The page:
Amazon is making a concerted effort to minimize the size and number of the boxes it's sending out to customers, and many holiday shoppers may notice that this season, according to a report from the Wall Street Journal.
The e-commerce giant is using algorithms and machine learning to determine the right amount of packaging, which now includes more bubble envelopes and fewer boxes, according to the report.
At a meeting with vendors in March in Seattle, Amazon reportedly also asked consumer product goods suppliers to re-think packaging and devise supply chain reforms tailored for the age of e-commerce. Amazon responded to Retail Dive's request for comment with a note that it's celebrating 10 years of "frustration-free packaging" policies that include ongoing improvements in density, efficiency and sustainability in packing and transporting orders.
Amazon's third quarter report, like so many before, highlighted burgeoning sales against a backdrop of heavy costs that are tempering profits. Total operating expenses rose 35% to $43.4 billion in the quarter, pulling operating income, (including $21 million from Whole Foods Market), down 40% to $347 million.
Much of Amazon's outlay is in its colossal shipping costs, which increased 39% in the quarter, once again outpacing net sales growth, although that was not as bad as feared, according to GlobalData Retail Managing Director Neil Saunders.
Shipping and last-mile delivery aren't the only high-dollar line items in e-commerce, however— the inefficiencies of packing up boxes add up as well. Amazon's use of robots to drive efficiencies in its fulfillment operations apparently hasn't been able to adequately address that issue. Meanwhile, three years ago shippers like UPS and FedEx announced hiked fees on larger packages, driving e-commerce players to work harder to cut down not only on the number of boxes, but also on unoccupied space. But it's a branding issue, too, and customers can get irritated if their orders arrive in inefficient packaging, according to the Wall Street Journal's report. Amazon says it responds to that.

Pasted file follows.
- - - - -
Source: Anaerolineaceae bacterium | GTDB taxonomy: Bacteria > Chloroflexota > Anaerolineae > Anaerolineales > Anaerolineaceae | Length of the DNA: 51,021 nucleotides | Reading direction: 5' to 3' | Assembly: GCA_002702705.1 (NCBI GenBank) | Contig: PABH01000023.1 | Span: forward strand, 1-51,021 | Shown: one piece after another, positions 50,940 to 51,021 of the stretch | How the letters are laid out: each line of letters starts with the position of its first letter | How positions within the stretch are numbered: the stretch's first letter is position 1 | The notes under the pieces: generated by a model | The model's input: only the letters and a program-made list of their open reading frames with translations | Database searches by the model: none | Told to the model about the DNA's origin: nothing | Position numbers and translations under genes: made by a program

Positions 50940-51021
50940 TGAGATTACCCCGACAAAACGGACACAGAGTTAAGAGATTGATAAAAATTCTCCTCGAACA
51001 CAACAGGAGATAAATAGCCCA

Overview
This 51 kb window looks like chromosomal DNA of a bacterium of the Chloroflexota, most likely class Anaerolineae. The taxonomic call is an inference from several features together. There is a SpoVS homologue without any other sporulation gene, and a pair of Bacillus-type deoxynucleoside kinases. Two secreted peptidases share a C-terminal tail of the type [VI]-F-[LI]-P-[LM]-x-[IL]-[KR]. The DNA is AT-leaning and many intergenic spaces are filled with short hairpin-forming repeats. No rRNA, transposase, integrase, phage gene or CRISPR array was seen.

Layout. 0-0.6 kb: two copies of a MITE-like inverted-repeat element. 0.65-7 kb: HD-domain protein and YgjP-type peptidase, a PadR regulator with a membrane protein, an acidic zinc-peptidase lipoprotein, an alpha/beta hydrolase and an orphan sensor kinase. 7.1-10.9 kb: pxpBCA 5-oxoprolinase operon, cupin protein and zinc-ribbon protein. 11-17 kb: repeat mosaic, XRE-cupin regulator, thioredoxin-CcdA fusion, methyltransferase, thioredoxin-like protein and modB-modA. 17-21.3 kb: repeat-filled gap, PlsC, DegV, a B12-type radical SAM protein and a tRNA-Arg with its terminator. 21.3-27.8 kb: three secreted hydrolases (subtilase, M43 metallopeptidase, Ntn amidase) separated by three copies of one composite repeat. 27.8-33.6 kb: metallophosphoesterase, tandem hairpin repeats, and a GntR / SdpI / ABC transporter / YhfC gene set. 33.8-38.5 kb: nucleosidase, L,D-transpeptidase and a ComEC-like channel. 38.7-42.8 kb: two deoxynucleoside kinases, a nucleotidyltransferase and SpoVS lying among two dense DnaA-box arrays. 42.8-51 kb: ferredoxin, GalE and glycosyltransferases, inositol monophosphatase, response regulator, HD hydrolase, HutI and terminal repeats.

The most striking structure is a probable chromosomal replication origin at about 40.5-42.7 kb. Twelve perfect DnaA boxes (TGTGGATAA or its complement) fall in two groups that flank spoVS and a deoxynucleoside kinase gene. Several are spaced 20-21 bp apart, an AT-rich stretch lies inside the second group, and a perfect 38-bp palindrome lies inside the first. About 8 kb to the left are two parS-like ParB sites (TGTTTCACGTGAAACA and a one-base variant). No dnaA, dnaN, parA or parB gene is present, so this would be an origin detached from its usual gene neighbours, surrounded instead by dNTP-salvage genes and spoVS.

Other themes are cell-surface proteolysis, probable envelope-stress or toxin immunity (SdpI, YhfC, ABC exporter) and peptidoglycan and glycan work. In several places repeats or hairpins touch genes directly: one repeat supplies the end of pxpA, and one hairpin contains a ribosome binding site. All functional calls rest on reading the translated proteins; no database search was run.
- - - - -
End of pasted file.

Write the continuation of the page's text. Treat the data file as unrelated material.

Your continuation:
"Millions of times each year, customers write to tell us they love how their products have been packaged – sending pictures and stories that our packaging and fulfillment center teams love to hear," according to Amazon's statement on sustainability, which an Amazon spokesperson sent in response to Retail Dive's inquiry. "They also tell us when our packaging hasn't worked – when their products were damaged, when the box used was too big, or just too hard to open. This informs our worldwide packaging team and allows Amazon and our vendors to improve packaging design and delivery. If it's serious enough, their feedback can automatically pull what we call 'the Andon cord' to prevent a product from disappointing another customer."
Still, such issues remain. The puzzle of e-commerce fulfillment is an important but often glossed over aspect of the changing retail landscape. E-commerce, which remains a small fraction of overall retail sales (less than 10% by the U.S. Commerce Department's measure), is growing faster than the overall market. But consumers are now inclined to order online only when shipping is free or cheap. If retailers — Amazon included — can't realize savings by wringing efficiencies out of their supply chain, they're either doomed to smaller margins or must turn to their customers to pay their way.
"When shipping costs are fully allocated to the consumer some time in the future, we will see the rate of internet sales growth sharply decline," retail analyst Nick Egelanian, president of retail development consultants SiteWorks International told Retail Dive earlier this year.